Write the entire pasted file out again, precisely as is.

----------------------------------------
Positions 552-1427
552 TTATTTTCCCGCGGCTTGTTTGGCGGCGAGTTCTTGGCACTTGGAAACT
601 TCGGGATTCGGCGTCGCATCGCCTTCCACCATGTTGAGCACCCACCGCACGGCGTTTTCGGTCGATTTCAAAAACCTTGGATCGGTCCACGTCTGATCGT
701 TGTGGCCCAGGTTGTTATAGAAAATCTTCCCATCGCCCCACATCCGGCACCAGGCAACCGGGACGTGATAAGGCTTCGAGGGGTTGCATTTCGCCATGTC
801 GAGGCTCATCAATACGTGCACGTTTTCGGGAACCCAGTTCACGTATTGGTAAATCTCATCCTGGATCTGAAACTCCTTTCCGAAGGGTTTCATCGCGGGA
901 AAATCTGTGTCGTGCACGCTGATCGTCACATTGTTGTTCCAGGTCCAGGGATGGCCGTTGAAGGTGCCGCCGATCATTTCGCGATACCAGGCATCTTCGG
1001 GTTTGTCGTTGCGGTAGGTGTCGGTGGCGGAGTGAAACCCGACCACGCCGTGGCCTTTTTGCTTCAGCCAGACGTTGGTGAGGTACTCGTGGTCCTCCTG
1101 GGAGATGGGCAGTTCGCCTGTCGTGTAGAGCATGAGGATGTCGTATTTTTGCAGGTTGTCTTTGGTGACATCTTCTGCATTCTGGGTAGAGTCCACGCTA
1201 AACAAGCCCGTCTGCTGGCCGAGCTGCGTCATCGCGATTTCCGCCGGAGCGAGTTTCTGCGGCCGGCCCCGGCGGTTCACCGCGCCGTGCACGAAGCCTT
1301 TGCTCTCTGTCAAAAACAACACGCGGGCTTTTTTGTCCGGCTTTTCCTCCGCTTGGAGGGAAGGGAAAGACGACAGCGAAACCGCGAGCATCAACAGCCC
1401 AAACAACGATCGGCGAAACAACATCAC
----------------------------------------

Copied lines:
Positions 552-1427
552 TTATTTTCCCGCGGCTTGTTTGGCGGCGAGTTCTTGGCACTTGGAAACT
601 TCGGGATTCGGCGTCGCATCGCCTTCCACCATGTTGAGCACCCACCGCACGGCGTTTTCGGTCGATTTCAAAAACCTTGGATCGGTCCACGTCTGATCGT
701 TGTGGCCCAGGTTGTTATAGAAAATCTTCCCATCGCCCCACATCCGGCACCAGGCAACCGGGACGTGATAAGGCTTCGAGGGGTTGCATTTCGCCATGTC
801 GAGGCTCATCAATACGTGCACGTTTTCGGGAACCCAGTTCACGTATTGGTAAATCTCATCCTGGATCTGAAACTCCTTTCCGAAGGGTTTCATCGCGGGA
901 AAATCTGTGTCGTGCACGCTGATCGTCACATTGTTGTTCCAGGTCCAGGGATGGCCGTTGAAGGTGCCGCCGATCATTTCGCGATACCAGGCATCTTCGG
1001 GTTTGTCGTTGCGGTAGGTGTCGGTGGCGGAGTGAAACCCGACCACGCCGTGGCCTTTTTGCTTCAGCCAGACGTTGGTGAGGTACTCGTGGTCCTCCTG
1101 GGAGATGGGCAGTTCGCCTGTCGTGTAGAGCATGAGGATGTCGTATTTTTGCAGGTTGTCTTTGGTGACATCTTCTGCATTCTGGGTAGAGTCCACGCTA
1201 AACAAGCCCGTCTGCTGGCCGAGCTGCGTCATCGCGATTTCCGCCGGAGCGAGTTTCTGCGGCCGGCCCCGGCGGTTCACCGCGCCGTGCACGAAGCCTT
1301 TGCTCTCTGTCAAAAACAACACGCGGGCTTTTTTGTCCGGCTTTTCCTCCGCTTGGAGGGAAGGGAAAGACGACAGCGAAACCGCGAGCATCAACAGCCC
1401 AAACAACGATCGGCGAAACAACATCAC